Rewriting a Folktale – Walking Through Walls

By Karen Cioffi

When a writer’s muse seems to be on vacation, she may be at a loss for story ideas. While there are a number of sites and tools online to help get the creative juices flowing, one tool that writers might overlook is studying folktales.

Reading folktales is a great way to spin a new yarn, especially for children’s writing. I recently did a review of a children’s picture book published by Sylvan Dell that was based on an American Indian folktale. This shows they are publishable.

Folktales, also known as tall tales, and folklore, are stories specific to a country or region. They are usually short stories dealing with everyday life that come from oral tradition that is passed from generation to generation. Most often these tales involve animals, heavenly objects, and other non-human entities that possess human characteristics.

There is Mexican folklore, Irish folklore, Chinese folklore, as well as folklore from many other countries that have tales unique to their area. There is also American folklore that encompasses stories from each of the 50 states. There is a huge supply of stories to spin and weave.

In addition to reviewing a couple of published children’s books that were based on folktales, I wrote a children’s fantasy story based on an ancient Chinese tale.

Interestingly, prior to receiving an outline of the tale from a Chinese nonfiction writer I knew from one of my writing groups, I never thought of rewriting folktales. But, once given the outline, I loved the story and the message it presented. The outline itself was very rough and written with an adult as the main character (MC), which is often the case with very old folktales.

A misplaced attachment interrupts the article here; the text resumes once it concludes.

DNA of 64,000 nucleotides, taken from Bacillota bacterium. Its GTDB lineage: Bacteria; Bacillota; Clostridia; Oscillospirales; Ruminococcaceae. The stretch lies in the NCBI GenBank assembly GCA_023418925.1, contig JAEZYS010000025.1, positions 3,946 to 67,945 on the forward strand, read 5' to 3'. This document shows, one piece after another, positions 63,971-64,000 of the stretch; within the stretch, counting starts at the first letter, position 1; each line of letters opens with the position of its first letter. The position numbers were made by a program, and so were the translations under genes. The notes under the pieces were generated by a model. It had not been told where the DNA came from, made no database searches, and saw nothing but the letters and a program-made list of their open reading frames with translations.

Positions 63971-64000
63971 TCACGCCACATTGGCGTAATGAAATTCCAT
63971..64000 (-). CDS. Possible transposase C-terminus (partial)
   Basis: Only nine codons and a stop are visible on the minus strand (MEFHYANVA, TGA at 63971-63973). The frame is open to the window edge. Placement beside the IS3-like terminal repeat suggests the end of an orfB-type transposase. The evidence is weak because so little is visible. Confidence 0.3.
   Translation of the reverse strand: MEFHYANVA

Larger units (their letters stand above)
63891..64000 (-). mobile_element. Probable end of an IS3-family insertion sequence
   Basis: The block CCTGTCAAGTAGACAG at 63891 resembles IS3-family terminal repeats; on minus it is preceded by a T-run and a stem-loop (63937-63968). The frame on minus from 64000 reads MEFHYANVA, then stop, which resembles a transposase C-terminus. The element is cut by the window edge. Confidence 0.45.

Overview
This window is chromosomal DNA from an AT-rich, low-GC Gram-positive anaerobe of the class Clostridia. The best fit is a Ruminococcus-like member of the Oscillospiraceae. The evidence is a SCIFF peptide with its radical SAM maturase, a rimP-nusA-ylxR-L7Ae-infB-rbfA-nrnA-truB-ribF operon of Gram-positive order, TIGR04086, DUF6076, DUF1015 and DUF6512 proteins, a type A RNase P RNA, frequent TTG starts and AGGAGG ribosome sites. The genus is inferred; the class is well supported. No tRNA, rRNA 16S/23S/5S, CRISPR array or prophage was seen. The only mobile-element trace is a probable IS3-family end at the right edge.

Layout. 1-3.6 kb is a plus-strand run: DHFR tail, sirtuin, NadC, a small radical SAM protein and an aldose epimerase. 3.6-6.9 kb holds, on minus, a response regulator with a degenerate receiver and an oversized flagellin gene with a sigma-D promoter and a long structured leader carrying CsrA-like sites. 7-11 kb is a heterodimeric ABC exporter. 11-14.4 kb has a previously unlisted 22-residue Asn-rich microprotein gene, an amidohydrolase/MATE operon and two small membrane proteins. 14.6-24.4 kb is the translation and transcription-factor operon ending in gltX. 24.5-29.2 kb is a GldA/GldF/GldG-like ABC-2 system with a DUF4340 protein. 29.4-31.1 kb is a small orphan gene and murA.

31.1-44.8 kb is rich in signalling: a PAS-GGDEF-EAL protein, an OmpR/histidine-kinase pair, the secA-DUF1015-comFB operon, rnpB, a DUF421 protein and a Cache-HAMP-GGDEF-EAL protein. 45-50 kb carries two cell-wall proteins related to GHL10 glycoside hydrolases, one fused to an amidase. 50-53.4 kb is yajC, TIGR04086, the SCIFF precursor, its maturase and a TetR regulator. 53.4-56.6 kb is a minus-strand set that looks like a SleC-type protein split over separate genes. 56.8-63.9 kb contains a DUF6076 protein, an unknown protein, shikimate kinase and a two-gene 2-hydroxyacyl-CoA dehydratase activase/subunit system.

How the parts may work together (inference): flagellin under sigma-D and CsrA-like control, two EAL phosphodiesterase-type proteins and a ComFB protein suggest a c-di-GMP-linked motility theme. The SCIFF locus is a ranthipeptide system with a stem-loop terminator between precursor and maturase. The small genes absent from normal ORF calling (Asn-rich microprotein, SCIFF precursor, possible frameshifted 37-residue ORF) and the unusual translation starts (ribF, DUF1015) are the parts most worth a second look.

After reading the story I knew the MC would need to become a child. I think every children’s writer is aware that children want to read about children, not adults. And, the MC needs to be a couple of years older than the target audience the author is writing for.

Based on this, I decided to make my MC a 12-year-old boy. And, since I liked the ancient Chinese flavor of the story, I kept it and made the story take place in the 16th century China. After this was set, I needed to come up with a title and the MC’s name.

When choosing a title for your book, it’s important to keep it in line with the story and make it something that will be marketable to the age group you’re targeting. I chose Walking Through Walls, and it is scheduled to be available March 2011.

As far as the character’s name, you will need to base it on the time period and geographic location of the story, unless the character is out of his element. Since my story was to take place in China, I used a Chinese name, Wang.

To keep the flavor of your story consistent, you will also need to give it a feeling of authenticity. This will involve some research. How did the people dress during the time of your story? What names were used? What did they eat? What type of work or schooling was available? What locations might you mention? What type of crops and vegetation would be present? What types of homes did they live in? There are many aspects of the story that you will want to make as authentic as possible. And, it does matter, even in fiction stories; it will add richness to your story.

The next time you’re in the library, ask the librarian to show you a few folktales. Then imagine how you might rewrite one or more of them for today’s children’s book market.

~~~~~~~~~~~~~~~~~